Get Up On the Dance Floor: How to Make Sure Your Wedding Guests Dance the Night Away
by Karly Anderson

All brides and grooms want their wedding guests to enjoy themselves throughout their big day. From the ceremony to the reception, couples spend months of planning to ensure that their guests are happy with their food and seating arrangements to having a night of fun away from home.

When my husband and I were planning our wedding, we knew we wanted our reception to feel like a big party because what’s more fun and memorable than a giant get-together with friends and family? And, what party isn’t complete with a variety of upbeat, fun music?!

Well, to say we achieved our vision of a fun and unforgettable wedding reception is an understatement – from the time the dance floor opened to the time the reception was shut down, our guests were on the dance floor enjoying all the music pumping through the speakers.

It can be a daunting thought and task for couples looking to hire the perfect DJ or band to ensure that their guests are grooving to the music at the reception instead of sitting in their seats. Use this advice and tips to help ensure that your guests are on the dance floor all night long.


1. Choose a DJ or band that understands your wants and needs

The DJ or band that you choose to hire for your wedding reception is a crucial factor in determining the tone of your reception. Before settling on who to hire, have an in-person meeting or phone consultation to discuss your tastes in music, any specialties or skills that the individual may have that sets them apart from others, and how they plan to help get your guests on the dance floor.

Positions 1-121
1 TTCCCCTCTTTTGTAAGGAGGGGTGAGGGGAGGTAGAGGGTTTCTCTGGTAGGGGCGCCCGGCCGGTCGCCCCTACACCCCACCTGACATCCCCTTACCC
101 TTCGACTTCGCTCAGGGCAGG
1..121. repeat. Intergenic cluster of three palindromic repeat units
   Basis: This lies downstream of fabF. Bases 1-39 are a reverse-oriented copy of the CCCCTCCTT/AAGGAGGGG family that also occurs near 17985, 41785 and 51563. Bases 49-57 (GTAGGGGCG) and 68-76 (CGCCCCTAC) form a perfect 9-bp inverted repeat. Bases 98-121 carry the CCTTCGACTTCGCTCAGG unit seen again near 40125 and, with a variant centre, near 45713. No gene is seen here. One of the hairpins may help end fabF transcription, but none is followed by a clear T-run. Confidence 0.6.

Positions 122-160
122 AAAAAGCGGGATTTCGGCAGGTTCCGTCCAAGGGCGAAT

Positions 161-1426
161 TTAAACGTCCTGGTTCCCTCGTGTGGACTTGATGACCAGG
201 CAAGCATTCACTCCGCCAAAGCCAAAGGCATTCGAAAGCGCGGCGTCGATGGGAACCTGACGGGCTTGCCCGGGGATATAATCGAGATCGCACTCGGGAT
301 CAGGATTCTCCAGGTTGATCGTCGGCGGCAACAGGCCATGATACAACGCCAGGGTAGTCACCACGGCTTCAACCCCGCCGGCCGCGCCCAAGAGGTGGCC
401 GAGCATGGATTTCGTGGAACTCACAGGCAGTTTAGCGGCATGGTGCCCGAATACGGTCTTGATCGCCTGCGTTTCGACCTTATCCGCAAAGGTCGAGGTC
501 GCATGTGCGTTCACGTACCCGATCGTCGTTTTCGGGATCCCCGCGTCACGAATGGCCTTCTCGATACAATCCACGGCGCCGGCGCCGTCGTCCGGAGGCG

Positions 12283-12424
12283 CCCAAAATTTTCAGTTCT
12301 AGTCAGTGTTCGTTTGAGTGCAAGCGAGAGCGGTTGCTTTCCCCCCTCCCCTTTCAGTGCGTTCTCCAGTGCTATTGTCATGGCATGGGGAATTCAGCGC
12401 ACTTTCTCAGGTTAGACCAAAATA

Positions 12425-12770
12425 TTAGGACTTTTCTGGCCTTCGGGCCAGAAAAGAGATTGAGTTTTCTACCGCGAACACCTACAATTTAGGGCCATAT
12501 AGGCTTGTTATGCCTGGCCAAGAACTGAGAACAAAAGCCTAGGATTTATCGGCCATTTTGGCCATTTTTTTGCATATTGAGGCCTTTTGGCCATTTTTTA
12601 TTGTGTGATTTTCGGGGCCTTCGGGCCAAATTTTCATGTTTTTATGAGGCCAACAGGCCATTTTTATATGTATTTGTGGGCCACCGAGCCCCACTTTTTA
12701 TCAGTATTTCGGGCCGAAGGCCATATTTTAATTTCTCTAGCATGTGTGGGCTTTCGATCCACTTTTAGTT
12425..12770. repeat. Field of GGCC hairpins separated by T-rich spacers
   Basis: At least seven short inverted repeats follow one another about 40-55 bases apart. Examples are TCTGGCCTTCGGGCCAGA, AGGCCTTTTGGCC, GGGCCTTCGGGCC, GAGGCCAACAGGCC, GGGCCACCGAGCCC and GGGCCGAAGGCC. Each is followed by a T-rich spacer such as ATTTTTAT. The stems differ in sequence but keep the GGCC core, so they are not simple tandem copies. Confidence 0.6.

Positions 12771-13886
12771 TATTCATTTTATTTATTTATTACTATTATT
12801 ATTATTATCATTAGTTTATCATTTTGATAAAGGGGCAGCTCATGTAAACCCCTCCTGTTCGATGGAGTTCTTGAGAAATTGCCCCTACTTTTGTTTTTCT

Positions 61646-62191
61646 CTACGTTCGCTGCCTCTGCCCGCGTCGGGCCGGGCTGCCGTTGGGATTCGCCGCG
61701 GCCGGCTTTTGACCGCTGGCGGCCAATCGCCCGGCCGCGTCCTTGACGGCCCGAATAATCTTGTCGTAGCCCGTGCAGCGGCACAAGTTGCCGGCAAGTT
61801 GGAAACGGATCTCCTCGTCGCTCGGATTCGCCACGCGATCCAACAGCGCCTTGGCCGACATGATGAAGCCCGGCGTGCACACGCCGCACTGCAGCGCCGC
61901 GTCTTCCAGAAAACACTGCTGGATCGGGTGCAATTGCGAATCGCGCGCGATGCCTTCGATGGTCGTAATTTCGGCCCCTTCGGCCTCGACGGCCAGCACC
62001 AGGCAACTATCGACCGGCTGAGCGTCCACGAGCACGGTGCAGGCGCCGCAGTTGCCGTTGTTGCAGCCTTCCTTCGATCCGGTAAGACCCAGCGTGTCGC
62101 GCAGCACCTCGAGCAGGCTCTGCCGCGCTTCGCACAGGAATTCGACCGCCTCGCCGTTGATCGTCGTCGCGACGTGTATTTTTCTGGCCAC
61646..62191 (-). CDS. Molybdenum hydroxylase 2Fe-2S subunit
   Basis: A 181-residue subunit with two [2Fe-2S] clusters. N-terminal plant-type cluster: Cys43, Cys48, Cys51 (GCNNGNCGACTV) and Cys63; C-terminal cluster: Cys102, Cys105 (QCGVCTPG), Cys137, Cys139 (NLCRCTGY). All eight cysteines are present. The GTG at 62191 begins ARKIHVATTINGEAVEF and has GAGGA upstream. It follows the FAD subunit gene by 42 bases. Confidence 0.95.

2. Include a song request form on your wedding website

If you have a wedding website for guests to view, include a tab for guests to submit song requests. This is a relatively easy and non-time consuming way to easily compile a list of songs that guests want to hear. Include the name of who requested each song, and have the DJ or band do a shout-out over the microphone to that guest when the song is about to be played.

3. Put song request slips on each guest table at the reception

A DJ or band can get overwhelmed with guests coming up to them constantly throughout the night to request songs. To help minimize distractions to who is providing the tunes, include slips of paper and pens on each table at the reception for guests to write down requests and place them in a cup or jar on the DJ’s booth or band’s stage. This way, guests can still request the music that they want to hear, and the DJ or band can look at and choose requested songs at their own pace.

4. Create specific playlists

Nobody knows your guests and what gets them to have fun better than you do. If you want complete control over the type of music played and specific songs that you want to hear at the reception, gather your bridal party and create specific playlists for each genre of music that you want to hear (pop, country, dance, etc.) Specifically request that your DJ or band stick to the songs listed.

5. Play group dance songs and crowd favorites

Guests can’t help but get out of their seats when popular group dance songs, such as the Cha Cha Slide, Cupid Shuffle or Shout, come on at a wedding reception. Make sure that your DJ or band includes songs such as these in their playlist and that they are appropriately spaced throughout the night. Other crowd pleasers include Don’t Stop Believin’ by Journey, Sweet Caroline by Neil Diamond and American Pie by Don McLean.

If all else fails, the best way to get your guests on the dance floor is to ask! Rarely will guests say no to the bride and groom as it’s a fun opportunity to spend time with the newlywed couple.

For all our readers: what is your favorite song(s) to hear at a wedding reception that are guaranteed to get you on the dance floor?


Karly Anderson is a born and raised Midwest girl currently residing outside Milwaukee, Wis. Her blog, Miss in the Midwest, chronicles her take on beauty, life and style in the Heartland. Catch up with Karly on InstagramFacebook and Twitter